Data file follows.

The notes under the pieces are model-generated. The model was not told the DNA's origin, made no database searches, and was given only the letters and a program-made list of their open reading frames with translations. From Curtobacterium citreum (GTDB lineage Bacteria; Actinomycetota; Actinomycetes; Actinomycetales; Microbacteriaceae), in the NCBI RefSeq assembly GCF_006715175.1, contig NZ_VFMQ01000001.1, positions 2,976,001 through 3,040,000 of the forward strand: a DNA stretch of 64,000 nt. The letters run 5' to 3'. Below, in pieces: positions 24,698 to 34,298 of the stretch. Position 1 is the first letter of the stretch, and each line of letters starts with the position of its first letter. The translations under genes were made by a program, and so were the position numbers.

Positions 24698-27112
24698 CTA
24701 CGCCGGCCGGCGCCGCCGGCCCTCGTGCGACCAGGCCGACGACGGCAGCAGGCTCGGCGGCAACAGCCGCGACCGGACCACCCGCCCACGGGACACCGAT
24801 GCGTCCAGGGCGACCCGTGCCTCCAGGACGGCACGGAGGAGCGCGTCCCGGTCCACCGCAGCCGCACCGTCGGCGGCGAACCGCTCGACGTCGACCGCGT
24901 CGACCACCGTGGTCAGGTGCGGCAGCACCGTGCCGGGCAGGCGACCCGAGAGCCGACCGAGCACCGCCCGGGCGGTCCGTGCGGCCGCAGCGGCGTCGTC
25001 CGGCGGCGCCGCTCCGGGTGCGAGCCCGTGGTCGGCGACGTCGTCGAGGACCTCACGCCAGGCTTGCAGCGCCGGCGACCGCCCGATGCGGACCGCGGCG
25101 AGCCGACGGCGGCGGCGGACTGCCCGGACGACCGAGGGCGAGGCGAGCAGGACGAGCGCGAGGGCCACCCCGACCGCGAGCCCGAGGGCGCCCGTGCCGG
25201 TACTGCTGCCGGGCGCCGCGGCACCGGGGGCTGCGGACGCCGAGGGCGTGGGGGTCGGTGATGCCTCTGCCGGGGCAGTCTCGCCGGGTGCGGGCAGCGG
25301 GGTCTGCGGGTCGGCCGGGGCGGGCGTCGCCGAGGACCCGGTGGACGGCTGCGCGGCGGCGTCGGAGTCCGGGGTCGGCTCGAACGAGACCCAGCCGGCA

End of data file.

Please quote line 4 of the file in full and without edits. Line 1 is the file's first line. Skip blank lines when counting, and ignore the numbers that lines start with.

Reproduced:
24701 CGCCGGCCGGCGCCGCCGGCCCTCGTGCGACCAGGCCGACGACGGCAGCAGGCTCGGCGGCAACAGCCGCGACCGGACCACCCGCCCACGGGACACCGAT